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A Texas family has filed suit against the European drug company Lundbeck Pharmaceuticals for the injuries their son sustained after taking Onfi, an anti-seizure medication. The parents of the 11-year-old allege that the drug caused their son to develop Stevens Johnson Syndrome, a rare and extreme disorder of the skin and mucous membranes.

After developing SJS, the boy incurred serious skin and hair loss, as well as the loss of his fingernails. His parents, Madeline and Rogelio Escareno, said in the lawsuit that Onfi has caused their son to be permanently disfigured and traumatized, and are demanding that Lundbeck pay them compensation for the boy’s injuries.

DEFECTIVE MEDICATIONS AND DRUGS

Onfi (Clobazam) is an anti-seizure medication which falls into the category of drugs called benzodiazepines. Onfi is often prescribed with other medications to help prevent seizures associated with a severe form of epilepsy called Lennox-Gaustaut syndrome. The drug was approved by the FDA in October 2011, for treatment of patients aged 2 years and older. Since being approved, the medication has been prescribed to more than 30,000 patients in the United States. Sadly it has been linked to at least 20 reported cases of Stevens Johnson Syndrome and Toxic Epidermal Necrolysis worldwide.

While the Escarenos’ son did not suffer from Lennox-Gaustaut syndrome, which the drug was specifically formulated to treat, he was prescribed Onfi for the off-label use to treat his epilepsy. However, shortly after beginning this treatment, the boy began developing severe skin lesions, causing skin to detach from various parts of his body including inside and outside of his mouth, throat, and genital areas. According the lawsuit, the condition eventually manifested into SJS’s deadlier and latent cousin, Toxic Epidermal Necrolysis.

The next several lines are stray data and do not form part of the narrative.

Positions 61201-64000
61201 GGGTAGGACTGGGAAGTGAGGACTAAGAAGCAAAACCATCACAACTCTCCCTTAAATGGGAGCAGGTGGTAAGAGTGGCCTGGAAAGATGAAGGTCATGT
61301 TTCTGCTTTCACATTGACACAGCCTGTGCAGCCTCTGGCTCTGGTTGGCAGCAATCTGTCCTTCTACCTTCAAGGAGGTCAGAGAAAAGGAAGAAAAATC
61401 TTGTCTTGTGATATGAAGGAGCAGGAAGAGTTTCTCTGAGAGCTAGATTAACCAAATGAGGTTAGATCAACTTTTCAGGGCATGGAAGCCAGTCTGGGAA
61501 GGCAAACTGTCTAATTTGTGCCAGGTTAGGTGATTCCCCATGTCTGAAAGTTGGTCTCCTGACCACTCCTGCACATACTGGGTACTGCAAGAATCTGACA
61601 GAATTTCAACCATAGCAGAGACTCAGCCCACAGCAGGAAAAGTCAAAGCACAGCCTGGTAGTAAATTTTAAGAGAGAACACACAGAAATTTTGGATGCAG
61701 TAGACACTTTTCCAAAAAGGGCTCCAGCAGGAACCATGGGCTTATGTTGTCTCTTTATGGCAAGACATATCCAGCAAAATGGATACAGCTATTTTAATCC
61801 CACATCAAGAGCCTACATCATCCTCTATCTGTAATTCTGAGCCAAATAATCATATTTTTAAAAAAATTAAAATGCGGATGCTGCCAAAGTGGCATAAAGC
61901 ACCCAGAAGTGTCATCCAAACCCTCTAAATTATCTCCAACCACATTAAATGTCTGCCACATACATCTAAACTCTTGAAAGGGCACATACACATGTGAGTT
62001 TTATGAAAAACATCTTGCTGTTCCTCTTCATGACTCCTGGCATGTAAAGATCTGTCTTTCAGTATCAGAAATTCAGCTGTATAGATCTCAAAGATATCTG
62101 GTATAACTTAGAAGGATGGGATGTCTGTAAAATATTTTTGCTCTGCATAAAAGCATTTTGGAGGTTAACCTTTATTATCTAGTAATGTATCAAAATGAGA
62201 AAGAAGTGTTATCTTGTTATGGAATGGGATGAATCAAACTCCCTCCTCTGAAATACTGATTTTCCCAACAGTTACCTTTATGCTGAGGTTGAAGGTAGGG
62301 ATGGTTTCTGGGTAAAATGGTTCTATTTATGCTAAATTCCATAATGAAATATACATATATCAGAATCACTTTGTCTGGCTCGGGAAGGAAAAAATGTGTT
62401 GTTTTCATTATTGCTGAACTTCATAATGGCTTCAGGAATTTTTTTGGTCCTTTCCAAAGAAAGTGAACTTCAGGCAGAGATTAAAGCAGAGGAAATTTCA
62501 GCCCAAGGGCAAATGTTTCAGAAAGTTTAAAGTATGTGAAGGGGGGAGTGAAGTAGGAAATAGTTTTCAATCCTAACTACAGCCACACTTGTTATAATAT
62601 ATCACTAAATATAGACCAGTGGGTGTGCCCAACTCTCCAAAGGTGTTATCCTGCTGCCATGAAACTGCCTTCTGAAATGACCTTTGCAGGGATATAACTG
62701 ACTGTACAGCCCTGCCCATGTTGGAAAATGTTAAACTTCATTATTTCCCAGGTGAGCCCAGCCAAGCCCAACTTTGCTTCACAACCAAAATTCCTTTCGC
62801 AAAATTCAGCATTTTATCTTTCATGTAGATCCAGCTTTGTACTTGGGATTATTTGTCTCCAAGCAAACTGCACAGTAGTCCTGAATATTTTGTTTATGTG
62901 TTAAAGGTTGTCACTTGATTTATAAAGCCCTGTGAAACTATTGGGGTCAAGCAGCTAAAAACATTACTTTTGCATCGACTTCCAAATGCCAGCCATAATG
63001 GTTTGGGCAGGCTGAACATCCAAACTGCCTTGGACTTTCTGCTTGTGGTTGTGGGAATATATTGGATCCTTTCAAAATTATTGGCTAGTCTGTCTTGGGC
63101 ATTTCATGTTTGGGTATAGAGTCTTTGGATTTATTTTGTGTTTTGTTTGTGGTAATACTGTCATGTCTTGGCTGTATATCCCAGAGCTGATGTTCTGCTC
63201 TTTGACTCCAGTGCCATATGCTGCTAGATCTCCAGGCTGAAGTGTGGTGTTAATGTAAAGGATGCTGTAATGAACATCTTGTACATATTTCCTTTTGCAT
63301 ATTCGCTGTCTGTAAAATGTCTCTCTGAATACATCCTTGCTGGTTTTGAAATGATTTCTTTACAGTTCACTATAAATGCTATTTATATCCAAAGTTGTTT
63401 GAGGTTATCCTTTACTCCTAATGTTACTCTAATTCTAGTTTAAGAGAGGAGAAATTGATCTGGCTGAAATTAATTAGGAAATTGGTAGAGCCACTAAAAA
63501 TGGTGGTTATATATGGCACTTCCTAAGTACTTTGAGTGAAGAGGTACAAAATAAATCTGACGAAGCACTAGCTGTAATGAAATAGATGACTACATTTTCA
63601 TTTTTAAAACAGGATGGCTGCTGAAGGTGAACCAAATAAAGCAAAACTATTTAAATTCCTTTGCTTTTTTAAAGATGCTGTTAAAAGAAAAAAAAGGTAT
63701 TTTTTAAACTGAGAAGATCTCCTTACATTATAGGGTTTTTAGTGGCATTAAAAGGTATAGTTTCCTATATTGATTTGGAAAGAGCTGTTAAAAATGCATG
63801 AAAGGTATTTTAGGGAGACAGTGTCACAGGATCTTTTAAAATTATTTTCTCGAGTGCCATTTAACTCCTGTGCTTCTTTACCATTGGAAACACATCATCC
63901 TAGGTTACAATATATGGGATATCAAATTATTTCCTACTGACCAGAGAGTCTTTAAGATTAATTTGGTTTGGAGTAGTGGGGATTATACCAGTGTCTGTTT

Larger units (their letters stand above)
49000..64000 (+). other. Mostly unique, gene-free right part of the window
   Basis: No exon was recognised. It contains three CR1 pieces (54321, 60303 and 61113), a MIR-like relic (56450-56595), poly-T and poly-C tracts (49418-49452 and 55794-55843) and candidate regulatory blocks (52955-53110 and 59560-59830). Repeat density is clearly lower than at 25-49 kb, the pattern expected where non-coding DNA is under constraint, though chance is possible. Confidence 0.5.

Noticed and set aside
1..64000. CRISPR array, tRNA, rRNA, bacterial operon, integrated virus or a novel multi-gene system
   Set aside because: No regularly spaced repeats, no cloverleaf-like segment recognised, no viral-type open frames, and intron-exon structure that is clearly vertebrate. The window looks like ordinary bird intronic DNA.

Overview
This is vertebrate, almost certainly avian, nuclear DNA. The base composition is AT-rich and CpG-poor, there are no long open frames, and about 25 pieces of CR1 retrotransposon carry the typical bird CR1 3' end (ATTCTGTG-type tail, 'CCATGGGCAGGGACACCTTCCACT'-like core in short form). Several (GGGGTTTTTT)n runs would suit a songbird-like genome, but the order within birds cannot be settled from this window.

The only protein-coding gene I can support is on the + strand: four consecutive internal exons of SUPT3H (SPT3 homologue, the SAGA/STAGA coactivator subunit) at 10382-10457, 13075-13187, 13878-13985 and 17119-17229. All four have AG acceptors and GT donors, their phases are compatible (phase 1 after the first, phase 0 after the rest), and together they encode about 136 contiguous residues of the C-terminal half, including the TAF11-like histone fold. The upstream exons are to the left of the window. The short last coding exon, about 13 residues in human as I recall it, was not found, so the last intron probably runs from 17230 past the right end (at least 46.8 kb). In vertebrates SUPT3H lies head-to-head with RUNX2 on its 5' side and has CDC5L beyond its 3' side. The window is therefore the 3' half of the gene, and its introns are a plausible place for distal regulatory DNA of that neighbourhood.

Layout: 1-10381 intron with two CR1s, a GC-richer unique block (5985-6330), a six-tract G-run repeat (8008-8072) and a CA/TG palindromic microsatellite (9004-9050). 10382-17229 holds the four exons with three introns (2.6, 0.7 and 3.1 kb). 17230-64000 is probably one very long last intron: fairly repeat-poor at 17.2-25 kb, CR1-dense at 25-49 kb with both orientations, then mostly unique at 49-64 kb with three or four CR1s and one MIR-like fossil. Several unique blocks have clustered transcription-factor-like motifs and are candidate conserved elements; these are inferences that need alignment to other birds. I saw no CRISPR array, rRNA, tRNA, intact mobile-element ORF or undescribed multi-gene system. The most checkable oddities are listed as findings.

Though badly injured, the boy was able to survive the disease after undergoing nearly a month of treatment at Fort Worth’s Cook Children’s Medical Center in March 2013. The proof of his injuries is still clear-the Escarenos say that their son is both physically and psychologically scarred. According to the Escarenos’ lawsuit, there were no warnings or indications printed on the drug’s label of the possibility of SJS or TEN developing from its use. The family said that had they known about those side effects, that they would never have put their son on the medication. In the lawsuit, it was confirmed that no warnings of SJS or TEN were available by March 2013, and that warnings were announced by the FDA in December 2013. In the lawsuit, the family accuses Lundbeck of knowing these warnings, and intentionally withholding the information to protect their profit margins.

Additionally, the family also alleged Lundbeck of illegally promoting Onfi for uses not approved by the FDA. Because the company had marketed the drug to treat a much broader range of epilepsy conditions, the Escarenos say that is why their son was prescribed the drug for off-label use. Doctors are permitted to prescribe medications for any reason deemed medically relevant, however it is illegal for drug companies to promote drugs for off-label uses.
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According to a new study, the children of moms who took acetaminophen while pregnant may have a 40% greater risk of being diagnosed with attention deficit hyperactivity disorder than kids whose moms didn’t take the drug. Acetaminophen is found in Panadol, Tylenol, Excedrin, Midol, NyQuil, Alka Seltzer Plus Cold Medicine, and Theraflu. The findings were reported this month in the JAMA Pediatrics journal.

While a cause-effect link between Tylenol (and other meds with acetaminophen) and ADHD has been identified, it is not confirmed. That said, the findings should be noted and serve as a warning to pregnant moms to take the drug conservatively if at all. It is also a good idea for expectant mothers to consult with their doctors about taking any medication with acetaminophen. Injury from Tylenol can be reason for a Massachusetts drug defect lawsuit.

Acetaminophen also lowers fever, which his why a pregnant woman may take Tylenol. Infection and fever can be dangerous for the fetus. It is an endocrine disrupter that has been linked to undescended testes in baby boys. The authors of the study say there is a chance that acetaminophen may interrupt the development of the brain.